I’ve received this comment from one of my readers, in relation to the hand surgeon, Dr Anthony Beard – a “kpk”:-
I’ve tried to explain my position many times, but I’ll have another go.
There are about 40,000 doctors in Sydney, and many of my readers and I are trying to find which ones out of these 40,000 are best to see and which ones are “waste of time” doctors, and are looking for any clues or indications which might help us – on the assumption, (which I would have thought was obvious – but perhaps not to “kpk,”) that we can’t try out all of the potentially suitable ones ourselves. And to me, easily the best clues or indications are what they have to say, and emails are easily the most efficient and effective way of finding out what they have to say. And, if they haven’t got an email address they are not even putting themselves in the mix.
It’s not my position that you can judge a doctor by whether they have an email address, but that you can judge a doctor by what he or she has to say on various matters, and emails are easily the most efficient way of finding out what they have to say.
With specialists, my practice now is to email them and ask them if the matters on which I need help are within their specialisations – and it’s worked very well. And, if I’d been doing it earlier, I believe it would have saved me a great deal of time, trouble and expense – especially with a couple of ophthalmologists who I have written about extensively. (I was referred to them by an optometrist on the basis that his mother-in-law used them!!!??? – obviously he didn’t know how bad they were.)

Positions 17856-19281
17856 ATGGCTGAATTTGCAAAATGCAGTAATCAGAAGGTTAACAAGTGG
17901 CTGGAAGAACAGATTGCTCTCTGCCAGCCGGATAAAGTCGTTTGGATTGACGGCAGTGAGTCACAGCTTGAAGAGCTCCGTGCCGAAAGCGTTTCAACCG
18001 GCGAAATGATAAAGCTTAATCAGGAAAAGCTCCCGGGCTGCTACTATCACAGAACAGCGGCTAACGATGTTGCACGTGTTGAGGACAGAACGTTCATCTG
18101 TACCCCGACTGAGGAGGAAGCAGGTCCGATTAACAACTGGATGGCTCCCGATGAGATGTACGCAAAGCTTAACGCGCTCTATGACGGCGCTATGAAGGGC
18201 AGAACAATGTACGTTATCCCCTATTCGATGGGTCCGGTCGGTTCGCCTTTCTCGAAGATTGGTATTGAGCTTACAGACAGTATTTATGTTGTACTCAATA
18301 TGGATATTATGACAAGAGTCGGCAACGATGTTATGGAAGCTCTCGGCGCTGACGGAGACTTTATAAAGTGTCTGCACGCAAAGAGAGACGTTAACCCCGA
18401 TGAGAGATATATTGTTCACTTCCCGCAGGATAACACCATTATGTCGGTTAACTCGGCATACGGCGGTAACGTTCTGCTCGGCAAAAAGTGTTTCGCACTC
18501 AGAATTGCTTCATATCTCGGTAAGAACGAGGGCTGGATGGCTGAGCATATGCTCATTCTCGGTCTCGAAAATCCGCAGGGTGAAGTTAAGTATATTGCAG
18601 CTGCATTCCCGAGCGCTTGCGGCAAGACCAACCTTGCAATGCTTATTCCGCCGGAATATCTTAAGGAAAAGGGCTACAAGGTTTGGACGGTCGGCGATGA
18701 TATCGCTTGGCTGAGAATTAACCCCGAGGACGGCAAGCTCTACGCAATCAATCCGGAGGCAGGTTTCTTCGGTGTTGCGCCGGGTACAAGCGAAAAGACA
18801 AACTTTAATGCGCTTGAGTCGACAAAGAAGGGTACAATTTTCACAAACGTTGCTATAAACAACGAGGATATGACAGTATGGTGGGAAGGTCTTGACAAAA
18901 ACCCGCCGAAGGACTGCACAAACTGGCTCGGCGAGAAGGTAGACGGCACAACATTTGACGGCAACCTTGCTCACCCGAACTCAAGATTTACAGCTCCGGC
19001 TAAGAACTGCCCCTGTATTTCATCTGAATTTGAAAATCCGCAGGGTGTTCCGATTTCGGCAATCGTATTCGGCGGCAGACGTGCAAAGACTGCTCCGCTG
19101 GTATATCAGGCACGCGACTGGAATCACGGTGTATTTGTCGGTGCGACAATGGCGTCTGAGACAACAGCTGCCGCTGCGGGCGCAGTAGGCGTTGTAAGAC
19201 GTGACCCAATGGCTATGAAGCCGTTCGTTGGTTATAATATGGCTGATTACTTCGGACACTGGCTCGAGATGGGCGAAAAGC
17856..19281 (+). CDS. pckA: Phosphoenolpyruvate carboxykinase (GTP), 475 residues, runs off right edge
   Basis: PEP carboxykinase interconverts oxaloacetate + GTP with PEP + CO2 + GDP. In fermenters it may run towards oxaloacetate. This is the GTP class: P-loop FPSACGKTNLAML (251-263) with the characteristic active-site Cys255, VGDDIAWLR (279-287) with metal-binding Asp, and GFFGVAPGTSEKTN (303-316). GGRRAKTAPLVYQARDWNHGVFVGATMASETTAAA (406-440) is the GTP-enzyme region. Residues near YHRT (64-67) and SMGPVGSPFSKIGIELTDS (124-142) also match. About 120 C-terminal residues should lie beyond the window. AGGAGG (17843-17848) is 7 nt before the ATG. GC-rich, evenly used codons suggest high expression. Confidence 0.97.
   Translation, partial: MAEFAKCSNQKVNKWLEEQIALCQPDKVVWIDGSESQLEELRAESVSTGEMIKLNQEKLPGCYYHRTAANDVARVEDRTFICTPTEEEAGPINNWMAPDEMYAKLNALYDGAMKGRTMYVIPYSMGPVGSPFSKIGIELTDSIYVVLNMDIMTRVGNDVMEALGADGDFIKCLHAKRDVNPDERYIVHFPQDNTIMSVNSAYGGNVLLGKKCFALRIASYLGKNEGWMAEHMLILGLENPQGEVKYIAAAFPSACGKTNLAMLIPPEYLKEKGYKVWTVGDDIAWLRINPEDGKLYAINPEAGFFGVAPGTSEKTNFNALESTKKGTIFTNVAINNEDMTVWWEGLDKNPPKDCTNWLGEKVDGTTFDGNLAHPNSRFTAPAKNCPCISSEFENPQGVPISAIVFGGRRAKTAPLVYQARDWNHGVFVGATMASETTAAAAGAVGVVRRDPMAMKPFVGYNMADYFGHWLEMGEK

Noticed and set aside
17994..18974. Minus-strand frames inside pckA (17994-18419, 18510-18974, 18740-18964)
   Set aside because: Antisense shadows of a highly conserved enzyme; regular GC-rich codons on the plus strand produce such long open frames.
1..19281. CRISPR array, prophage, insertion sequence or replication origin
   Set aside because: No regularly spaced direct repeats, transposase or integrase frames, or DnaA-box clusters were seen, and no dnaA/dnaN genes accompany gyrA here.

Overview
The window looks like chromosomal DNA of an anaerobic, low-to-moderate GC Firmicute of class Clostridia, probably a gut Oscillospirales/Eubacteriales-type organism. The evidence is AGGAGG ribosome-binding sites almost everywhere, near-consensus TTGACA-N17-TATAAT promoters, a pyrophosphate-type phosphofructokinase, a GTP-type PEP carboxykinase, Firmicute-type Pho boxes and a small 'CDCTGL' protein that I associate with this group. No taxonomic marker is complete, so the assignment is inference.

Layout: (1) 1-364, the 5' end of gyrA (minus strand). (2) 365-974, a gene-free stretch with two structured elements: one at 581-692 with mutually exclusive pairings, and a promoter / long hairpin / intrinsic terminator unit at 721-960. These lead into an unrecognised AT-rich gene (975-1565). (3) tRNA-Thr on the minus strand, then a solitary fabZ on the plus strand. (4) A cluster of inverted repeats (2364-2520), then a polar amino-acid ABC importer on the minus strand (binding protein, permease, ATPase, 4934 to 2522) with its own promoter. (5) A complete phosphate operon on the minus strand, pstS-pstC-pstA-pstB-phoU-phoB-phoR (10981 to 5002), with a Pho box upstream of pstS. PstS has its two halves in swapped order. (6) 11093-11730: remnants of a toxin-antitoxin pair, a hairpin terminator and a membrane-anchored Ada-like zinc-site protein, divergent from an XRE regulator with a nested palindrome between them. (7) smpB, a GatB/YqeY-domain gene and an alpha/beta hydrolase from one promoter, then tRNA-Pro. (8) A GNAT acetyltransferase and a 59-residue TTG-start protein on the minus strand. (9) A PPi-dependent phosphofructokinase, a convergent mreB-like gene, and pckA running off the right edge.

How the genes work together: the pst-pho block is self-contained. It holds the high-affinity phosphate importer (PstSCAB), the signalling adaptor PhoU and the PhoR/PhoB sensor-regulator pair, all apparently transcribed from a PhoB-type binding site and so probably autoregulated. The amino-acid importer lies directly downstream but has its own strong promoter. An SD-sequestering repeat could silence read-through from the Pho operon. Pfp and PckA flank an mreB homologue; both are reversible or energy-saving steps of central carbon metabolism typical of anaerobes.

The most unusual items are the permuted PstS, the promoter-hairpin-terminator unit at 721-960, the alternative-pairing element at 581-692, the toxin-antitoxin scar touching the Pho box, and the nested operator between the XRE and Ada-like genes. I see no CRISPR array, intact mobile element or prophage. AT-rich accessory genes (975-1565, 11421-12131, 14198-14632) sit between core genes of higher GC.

I use a heart specialist who has an email address and answers emails. The last time I saw him in November 2013, he was so pleased with the results of his tests that he said I didn’t need to see him again for another year, although I could, of course, see him at any time if I was concerned about anything. Lately I have been concerned with certain developments and I know I can email him asking whether I am worrying unnecessarily, or whether I should go and see him again – and with a simple “Yes” or “No” email from him, my situation can be managed in the best way possible.
Often after a face to face consultation with a doctor you can be not quite sure what they said, and with an email along the lines of, “In my consultation with you today I understood you to say blah blah blah – have I got this right?” misunderstandings can be avoided.
And a big advantage is that emails from doctors can be easily circulated amongst our friends and relatives to help them see good doctors and avoid seeing “waste of time” doctors, and on blogs like this.
My postion is this – within the 40,000 doctors in Sydney there is a community of those who have ordinary email addresses and who answer emails, a community which is constantly growing on a daily basis. Of course, there are lots of doctors, who don’t have email addresses, perhaps lots of really good ones, but the advantages of dealing with members of this community are so great for us consumers of health care services that, all things being equal, we should always seek to deal with them first.
Incidentally, as an example of a doctor who’s a member of this community, you couldn’t get a better example than the psychiatrist Dr Mark Rowe – see this post.